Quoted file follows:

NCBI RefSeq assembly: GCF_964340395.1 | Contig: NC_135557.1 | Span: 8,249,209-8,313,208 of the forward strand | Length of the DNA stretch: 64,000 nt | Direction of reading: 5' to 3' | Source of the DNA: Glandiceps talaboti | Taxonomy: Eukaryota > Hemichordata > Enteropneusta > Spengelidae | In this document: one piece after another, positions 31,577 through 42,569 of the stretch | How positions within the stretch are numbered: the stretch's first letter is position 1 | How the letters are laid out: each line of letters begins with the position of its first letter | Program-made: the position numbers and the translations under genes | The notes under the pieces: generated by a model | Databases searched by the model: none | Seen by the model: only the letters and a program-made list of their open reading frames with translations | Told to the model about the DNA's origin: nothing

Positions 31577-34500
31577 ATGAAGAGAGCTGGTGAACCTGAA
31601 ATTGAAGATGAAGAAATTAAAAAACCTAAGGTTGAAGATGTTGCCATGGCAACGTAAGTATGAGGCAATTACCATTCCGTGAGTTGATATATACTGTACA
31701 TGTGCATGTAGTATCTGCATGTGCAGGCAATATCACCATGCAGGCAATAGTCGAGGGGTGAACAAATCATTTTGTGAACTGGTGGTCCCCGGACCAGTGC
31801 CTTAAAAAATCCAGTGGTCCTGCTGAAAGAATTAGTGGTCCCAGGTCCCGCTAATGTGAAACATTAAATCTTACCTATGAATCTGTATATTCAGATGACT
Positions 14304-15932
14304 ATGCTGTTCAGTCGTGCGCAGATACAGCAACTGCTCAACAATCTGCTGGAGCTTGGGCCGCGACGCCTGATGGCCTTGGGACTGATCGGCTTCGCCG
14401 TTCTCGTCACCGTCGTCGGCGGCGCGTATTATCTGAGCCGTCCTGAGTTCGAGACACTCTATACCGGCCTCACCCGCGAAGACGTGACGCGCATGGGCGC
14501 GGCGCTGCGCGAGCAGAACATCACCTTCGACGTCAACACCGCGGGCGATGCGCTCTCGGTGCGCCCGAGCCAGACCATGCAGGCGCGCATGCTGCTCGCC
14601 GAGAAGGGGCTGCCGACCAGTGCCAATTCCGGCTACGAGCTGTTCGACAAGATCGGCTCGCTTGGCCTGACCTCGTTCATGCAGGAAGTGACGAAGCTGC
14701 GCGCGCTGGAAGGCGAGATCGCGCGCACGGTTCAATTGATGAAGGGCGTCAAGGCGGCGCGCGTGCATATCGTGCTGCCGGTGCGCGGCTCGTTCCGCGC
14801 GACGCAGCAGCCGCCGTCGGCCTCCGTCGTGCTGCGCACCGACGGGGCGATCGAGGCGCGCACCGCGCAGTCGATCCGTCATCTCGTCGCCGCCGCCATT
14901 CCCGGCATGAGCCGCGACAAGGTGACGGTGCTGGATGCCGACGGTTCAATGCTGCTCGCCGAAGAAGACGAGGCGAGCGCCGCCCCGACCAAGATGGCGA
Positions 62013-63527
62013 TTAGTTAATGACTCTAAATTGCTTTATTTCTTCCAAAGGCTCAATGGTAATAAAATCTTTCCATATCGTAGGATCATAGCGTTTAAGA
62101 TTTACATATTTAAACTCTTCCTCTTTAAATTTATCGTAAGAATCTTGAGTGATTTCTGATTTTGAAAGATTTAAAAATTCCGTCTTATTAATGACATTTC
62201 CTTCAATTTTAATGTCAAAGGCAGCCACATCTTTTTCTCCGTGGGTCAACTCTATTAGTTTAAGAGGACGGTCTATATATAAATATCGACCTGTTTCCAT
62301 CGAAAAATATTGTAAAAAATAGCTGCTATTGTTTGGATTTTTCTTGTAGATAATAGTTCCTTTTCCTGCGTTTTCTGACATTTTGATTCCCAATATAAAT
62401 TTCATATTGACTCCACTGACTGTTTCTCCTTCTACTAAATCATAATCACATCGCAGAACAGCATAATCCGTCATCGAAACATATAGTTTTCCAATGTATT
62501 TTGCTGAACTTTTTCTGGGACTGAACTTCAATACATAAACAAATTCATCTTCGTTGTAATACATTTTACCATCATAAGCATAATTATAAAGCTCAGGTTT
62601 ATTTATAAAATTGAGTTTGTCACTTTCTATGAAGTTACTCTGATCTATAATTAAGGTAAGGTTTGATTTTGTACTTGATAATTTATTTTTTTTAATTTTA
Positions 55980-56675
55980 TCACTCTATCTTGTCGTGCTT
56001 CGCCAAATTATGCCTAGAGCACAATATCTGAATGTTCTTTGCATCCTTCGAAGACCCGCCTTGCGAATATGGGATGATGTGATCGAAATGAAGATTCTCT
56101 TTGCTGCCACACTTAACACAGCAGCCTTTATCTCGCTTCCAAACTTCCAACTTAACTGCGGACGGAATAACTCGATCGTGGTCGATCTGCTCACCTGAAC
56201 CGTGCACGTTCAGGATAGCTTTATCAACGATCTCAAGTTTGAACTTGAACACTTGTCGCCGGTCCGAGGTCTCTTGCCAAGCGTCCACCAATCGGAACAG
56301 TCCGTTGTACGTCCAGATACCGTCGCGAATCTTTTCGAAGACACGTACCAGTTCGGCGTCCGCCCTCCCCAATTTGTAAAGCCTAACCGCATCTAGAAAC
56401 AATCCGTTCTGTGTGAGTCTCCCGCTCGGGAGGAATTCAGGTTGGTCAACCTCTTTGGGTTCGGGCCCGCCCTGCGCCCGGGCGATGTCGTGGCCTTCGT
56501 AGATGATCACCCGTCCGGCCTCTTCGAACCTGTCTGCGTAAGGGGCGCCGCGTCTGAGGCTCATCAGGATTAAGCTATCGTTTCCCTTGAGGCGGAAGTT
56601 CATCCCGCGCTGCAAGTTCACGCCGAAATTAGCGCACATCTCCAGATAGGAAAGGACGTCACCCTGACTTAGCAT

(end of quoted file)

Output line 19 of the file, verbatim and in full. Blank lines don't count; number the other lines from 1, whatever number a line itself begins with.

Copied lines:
62301 CGAAAAATATTGTAAAAAATAGCTGCTATTGTTTGGATTTTTCTTGTAGATAATAGTTCCTTTTCCTGCGTTTTCTGACATTTTGATTCCCAATATAAAT